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Misson Epic Leadership
ISTE 2013 Debriefing - Mission: Fun, Flow and Fiero


San Antonio Conference Center at Nite by Center4EduPunx, on Flickr

As was inevitable, we went to ISTE with a mission. Our mission was fun, flow and fiero! Not for us just to personally experience it, but to tangibly demonstrate it and discuss it with our fellow educators and administrators. We were even willing to venture into that minefield of how to assess the learning that happens in games and measures of mastery.

SUNDAY

Epic Leadership Symposium program description

Our day started early at 0700. We rendezvoused at level 4 of the Hyatt Grand Hotel. Last minute adjustments needed to be made. The simple cipher that was the key to finding the Paladin needed adjustment.

The chiffrement from the leader of the order, the Cardinal has left us with cognitive dissonance and a feeling that we will be inevitably betrayed. The order of the bricoleur needs you. Remember it all began with the Paladin and it ends with you.

Sounds a little cryptic? It was... and it was all part of a game. Educators from around the world were meeting on Sunday morning to find this Paladin. This Paladin, of course, was Jane McGonigal. We were part of this game. Our mission was to convey selected information to the participants so they could experience emotions, motives, objective reasoning and collaboration that manifests in game play. The reward was access to the Paladin.

So after a brief introduction, the Epic Leadership Symposium played a game. They didn’t know it was game. They were given a paper lunch bag with 20 pieces of dry spaghetti, two yards of string, two yards of tape and a marshmallow. They were asked to do - the marshmallow challenge.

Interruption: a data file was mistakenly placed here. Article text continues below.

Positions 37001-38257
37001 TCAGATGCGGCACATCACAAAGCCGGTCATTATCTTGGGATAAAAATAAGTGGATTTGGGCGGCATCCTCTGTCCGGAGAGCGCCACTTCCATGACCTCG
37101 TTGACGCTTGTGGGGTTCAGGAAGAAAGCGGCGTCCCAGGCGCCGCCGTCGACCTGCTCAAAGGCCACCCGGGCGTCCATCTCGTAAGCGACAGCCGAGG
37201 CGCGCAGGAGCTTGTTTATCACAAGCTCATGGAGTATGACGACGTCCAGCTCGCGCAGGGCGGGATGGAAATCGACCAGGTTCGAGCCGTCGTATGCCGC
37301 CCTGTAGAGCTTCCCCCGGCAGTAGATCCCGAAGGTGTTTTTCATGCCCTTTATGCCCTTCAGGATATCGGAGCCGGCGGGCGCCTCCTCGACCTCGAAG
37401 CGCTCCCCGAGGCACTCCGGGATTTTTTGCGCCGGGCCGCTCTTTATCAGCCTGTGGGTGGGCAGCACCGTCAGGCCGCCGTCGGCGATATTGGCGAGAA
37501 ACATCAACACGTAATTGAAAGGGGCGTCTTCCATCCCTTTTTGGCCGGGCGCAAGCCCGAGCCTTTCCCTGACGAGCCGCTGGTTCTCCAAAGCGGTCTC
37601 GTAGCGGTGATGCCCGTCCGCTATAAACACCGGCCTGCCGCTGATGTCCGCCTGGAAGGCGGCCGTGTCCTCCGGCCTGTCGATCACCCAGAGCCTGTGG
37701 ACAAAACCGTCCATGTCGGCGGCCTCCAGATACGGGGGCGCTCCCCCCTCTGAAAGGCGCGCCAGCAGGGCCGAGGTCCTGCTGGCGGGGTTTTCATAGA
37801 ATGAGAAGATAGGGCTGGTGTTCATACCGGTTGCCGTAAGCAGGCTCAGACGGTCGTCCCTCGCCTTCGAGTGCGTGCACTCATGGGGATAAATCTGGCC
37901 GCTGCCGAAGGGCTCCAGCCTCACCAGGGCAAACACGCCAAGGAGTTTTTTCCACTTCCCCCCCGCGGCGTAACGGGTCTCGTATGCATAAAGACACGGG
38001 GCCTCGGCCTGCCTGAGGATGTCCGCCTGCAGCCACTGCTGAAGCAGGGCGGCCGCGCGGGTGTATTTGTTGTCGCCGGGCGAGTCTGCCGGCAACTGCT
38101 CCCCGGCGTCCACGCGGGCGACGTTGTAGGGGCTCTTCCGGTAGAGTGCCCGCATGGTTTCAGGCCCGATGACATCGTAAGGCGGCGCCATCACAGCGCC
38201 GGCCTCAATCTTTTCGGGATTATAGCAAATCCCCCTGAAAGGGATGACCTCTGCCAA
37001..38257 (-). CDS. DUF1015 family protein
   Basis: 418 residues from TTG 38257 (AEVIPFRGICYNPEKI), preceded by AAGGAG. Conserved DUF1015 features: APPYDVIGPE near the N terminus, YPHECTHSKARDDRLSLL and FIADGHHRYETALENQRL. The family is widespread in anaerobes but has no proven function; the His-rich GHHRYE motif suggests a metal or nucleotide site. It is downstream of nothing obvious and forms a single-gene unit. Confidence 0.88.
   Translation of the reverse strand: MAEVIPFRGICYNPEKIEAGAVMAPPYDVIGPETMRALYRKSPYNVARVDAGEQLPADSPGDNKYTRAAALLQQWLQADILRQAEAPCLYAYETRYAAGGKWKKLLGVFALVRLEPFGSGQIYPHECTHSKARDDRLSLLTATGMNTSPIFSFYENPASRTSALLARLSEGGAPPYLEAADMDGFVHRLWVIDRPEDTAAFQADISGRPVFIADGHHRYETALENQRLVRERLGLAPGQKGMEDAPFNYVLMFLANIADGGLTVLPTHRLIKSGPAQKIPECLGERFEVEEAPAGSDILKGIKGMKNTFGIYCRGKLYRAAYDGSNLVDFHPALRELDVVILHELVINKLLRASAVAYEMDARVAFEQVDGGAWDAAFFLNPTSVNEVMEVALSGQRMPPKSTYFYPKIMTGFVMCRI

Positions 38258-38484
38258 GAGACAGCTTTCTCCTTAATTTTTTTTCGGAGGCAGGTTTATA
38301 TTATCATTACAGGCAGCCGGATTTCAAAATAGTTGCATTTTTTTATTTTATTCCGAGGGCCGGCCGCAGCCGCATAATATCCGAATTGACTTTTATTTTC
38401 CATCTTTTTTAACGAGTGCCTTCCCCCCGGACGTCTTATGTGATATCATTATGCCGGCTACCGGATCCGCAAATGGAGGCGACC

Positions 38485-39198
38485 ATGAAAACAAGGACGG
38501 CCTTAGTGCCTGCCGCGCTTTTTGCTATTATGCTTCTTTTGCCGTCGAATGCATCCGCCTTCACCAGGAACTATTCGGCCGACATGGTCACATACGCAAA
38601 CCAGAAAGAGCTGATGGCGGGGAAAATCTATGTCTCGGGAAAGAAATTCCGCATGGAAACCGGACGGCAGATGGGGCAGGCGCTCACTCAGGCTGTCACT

Yes - the marshmallow challenge!
We gave them only ten minutes to create the highest free-standing structure that they could. (picture and iste blog about event)

So what did they do? They inquired about the rules, used mobile technology for cheats, hacks and how-tos, and even tried to make up their own rules. They created structures, watched them collapse and then rebuilt.

They got loud. So loud ...that we were actually yelling over the microphone to get their attention. At the end, we asked them if it was fun? They yelled YES!. We asked them if they had experienced flow - again they yelled YES! And lastly, we asked them if they knew what “fiero” was. We heard one woman’s voice above everyone else, shouting, “we do now!” We then stated, “that’s what we need in our classroom.”

You might think our mission ended after that but it did not. We were involved in a timed three hour mission where Jane McGonigal would spend the last thirty minutes answering all of their questions.

There was still work to be done, The Paladin (Jane) needed to be summoned. Experts were brought in to discuss and facilitate discussion. We went to our predetermined positions. We were ready and waiting. On this mission, we had two additional 12 minute opportunities to facilitate the game based learning discussion. We use the tried and true tactic of a “breakout session” where attendees selected one of six exemplar briefings to discuss.

The exemplar briefings offered were:

Then it was back to the big room to crowdsource the solution to the cipher and for the Paladin to appear. The cipher consisted of nine digits. These nine digits were the number of the cellphone that Jane McGonigal was holding in another room. The Paladin was not to appear until someone dialed that number and time was running out. One last clue for solving the cipher was given. It was in French and was exactly what was needed. A short time later, the cell phone rang, “The Paladin has arrived” boomed throughout the room as Jane McGonigal entered the room.

As with all tactical mission debriefs, this is the point of view of the agents not the strategic overview of whole field of operation. You’ll have to ask the Generals for that.